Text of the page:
Department

School of Education

Degree

Doctor of Education (EdD)

Chair

Carol Mowen

Primary Subject Area

Education, Curriculum and Instruction; Education, General; Education, Secondary; Education, Teacher Training; Education, Special

Keywords

co-teachers, inclusion, special education, students with disabilities

Disciplines

Curriculum and Instruction | Disability and Equity in Education | Education | Educational Administration and Supervision | Educational Assessment, Evaluation, and Research | Educational Methods | Special Education and Teaching

Abstract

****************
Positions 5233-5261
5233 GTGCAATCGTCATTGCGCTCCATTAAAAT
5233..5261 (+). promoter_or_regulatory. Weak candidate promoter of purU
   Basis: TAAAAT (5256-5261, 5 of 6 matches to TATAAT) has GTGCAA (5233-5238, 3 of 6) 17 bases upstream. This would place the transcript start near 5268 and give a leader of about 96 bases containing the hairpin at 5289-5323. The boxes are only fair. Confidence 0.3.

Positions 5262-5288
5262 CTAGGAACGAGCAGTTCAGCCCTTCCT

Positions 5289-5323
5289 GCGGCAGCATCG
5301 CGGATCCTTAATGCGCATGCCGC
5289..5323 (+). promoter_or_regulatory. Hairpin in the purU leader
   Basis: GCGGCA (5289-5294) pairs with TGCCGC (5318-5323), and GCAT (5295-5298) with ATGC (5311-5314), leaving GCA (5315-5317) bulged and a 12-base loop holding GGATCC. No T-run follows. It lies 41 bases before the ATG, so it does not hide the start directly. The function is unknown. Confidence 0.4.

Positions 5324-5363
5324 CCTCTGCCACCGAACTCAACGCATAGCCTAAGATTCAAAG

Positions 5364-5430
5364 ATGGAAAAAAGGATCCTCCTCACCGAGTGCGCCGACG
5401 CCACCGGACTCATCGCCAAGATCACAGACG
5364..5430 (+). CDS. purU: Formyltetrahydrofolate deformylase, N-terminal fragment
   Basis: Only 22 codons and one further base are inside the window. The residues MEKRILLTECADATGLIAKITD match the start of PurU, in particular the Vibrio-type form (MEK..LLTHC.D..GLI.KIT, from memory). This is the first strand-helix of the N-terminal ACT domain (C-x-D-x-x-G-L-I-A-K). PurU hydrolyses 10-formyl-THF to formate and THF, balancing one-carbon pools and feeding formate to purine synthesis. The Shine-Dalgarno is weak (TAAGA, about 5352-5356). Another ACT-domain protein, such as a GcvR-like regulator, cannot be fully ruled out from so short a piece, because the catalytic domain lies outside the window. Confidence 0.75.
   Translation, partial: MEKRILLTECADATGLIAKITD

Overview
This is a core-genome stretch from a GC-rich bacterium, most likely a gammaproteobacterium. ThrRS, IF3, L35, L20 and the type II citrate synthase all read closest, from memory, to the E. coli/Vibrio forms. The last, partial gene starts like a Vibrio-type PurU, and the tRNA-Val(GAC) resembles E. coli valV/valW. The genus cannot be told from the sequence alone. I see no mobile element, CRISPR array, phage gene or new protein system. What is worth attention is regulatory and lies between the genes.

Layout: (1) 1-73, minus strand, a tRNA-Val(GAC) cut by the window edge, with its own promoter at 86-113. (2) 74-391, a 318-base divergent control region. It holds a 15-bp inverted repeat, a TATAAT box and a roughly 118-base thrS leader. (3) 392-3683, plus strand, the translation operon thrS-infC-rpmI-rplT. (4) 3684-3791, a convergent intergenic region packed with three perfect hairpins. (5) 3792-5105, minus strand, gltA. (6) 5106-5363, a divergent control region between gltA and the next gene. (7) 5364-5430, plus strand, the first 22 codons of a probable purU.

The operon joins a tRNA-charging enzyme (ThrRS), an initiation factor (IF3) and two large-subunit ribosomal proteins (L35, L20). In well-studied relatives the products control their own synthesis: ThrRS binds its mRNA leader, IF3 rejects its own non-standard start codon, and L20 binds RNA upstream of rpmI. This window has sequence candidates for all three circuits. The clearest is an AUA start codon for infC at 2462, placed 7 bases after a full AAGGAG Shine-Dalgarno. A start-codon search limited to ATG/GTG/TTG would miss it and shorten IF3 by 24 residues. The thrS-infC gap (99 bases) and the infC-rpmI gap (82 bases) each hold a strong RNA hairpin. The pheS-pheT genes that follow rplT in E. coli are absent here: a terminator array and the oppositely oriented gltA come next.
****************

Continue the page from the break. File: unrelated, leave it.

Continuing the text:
With the reauthorization of No Child Left Behind, school systems must ensure students with disabilities receive instruction in general education classrooms. Implementing the inclusion model has been challenging for many school systems as the systems try to find ways to meet the needs of their diverse student populations. The purpose of this quantitative casual-comparative and correlational study is to identify high school teachers' perceptions of inclusion. One hundred seventy-three high school teachers from six school districts located in a southeastern metropolitan area completed a survey to allow the researcher to examine if a relationship existed between teachers' perceptions of inclusion in regards to certification field, degree level, years of experience, and classroom setting. The survey contained of four demographic/background and 27 Likert-type questions. Anova and Pearson-product moment tests were used to analyze data. The researcher found no statistically significant relationships between teachers' perceptions of inclusion in regards to certification field, degree level, and years of experience. However, the study did find a statistically significant relationship between teachers' perceptions of inclusion and classroom setting. The researcher concludes that teachers with experience teaching in inclusion classrooms hold more favorable attitudes toward inclusion than those teachers who do not teach in inclusion classrooms.